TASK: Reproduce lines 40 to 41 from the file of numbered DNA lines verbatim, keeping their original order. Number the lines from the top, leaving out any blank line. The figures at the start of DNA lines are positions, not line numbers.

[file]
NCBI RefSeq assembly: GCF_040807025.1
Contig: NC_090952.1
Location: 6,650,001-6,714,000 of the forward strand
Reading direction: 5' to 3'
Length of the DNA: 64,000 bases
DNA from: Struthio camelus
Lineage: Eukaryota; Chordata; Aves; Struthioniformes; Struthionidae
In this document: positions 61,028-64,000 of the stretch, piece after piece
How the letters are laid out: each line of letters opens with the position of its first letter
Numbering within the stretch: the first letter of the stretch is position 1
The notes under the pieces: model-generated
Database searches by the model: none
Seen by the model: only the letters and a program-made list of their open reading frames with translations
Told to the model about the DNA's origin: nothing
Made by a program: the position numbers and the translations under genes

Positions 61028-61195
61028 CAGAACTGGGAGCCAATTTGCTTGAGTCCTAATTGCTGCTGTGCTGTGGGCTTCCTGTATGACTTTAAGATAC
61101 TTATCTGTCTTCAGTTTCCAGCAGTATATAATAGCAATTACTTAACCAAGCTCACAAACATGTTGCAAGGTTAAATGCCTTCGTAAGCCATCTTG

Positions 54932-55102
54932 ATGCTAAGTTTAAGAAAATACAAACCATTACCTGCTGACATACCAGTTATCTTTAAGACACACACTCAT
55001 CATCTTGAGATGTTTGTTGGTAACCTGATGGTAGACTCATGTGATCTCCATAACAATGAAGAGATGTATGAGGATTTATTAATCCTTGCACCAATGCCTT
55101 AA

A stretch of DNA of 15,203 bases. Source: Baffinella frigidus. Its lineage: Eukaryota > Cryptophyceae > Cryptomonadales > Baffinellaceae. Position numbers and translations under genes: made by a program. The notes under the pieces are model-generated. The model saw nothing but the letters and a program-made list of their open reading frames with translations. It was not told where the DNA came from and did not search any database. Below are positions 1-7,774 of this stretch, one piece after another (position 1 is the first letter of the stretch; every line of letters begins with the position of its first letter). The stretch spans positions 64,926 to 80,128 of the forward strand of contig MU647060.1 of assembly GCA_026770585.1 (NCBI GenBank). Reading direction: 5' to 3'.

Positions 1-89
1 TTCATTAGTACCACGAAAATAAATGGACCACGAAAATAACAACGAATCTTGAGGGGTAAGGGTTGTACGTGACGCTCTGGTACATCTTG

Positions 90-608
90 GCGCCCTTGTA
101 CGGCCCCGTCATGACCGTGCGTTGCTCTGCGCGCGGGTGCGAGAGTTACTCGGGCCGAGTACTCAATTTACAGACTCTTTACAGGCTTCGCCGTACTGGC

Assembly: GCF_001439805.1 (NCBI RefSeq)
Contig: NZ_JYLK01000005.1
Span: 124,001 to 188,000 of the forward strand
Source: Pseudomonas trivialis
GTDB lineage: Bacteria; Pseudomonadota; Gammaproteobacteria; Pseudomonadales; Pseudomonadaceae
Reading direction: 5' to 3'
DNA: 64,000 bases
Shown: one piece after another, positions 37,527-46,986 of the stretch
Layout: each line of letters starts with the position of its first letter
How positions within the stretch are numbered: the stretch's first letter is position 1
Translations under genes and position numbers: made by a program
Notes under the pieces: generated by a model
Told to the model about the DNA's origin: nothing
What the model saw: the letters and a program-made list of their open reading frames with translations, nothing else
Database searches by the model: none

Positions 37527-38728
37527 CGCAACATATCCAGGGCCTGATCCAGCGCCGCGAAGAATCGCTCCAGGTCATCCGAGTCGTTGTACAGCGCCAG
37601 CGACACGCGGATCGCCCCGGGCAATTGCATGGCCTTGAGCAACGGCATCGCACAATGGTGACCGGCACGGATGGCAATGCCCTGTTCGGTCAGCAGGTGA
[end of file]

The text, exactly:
Notes under the pieces: generated by a model
Told to the model about the DNA's origin: nothing